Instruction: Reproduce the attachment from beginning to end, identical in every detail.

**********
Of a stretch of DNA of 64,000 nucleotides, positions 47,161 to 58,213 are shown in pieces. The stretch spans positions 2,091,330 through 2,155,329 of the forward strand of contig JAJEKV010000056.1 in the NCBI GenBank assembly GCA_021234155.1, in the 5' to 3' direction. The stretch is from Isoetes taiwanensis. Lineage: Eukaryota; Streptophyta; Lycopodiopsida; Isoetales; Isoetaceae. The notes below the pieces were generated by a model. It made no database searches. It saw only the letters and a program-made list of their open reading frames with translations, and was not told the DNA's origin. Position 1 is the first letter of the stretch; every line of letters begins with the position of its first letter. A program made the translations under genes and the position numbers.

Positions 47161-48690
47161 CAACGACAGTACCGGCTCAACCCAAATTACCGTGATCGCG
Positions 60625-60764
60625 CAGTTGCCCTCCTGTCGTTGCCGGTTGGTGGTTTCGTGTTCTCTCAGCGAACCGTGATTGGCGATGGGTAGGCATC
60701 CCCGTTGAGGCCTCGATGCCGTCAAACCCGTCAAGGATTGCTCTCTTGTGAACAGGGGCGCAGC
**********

Of a stretch of DNA of 64,000 nucleotides, positions 47,161 to 58,213 are shown in pieces. The stretch spans positions 2,091,330 through 2,155,329 of the forward strand of contig JAJEKV010000056.1 in the NCBI GenBank assembly GCA_021234155.1, in the 5' to 3' direction. The stretch is from Isoetes taiwanensis. Lineage: Eukaryota; Streptophyta; Lycopodiopsida; Isoetales; Isoetaceae. The notes below the pieces were generated by a model. It made no database searches. It saw only the letters and a program-made list of their open reading frames with translations, and was not told the DNA's origin. Position 1 is the first letter of the stretch; every line of letters begins with the position of its first letter. A program made the translations under genes and the position numbers.

Positions 47161-48690
47161 CAACGACAGTACCGGCTCAACCCAAATTACCGTGATCGCG
Positions 60625-60764
60625 CAGTTGCCCTCCTGTCGTTGCCGGTTGGTGGTTTCGTGTTCTCTCAGCGAACCGTGATTGGCGATGGGTAGGCATC
60701 CCCGTTGAGGCCTCGATGCCGTCAAACCCGTCAAGGATTGCTCTCTTGTGAACAGGGGCGCAGC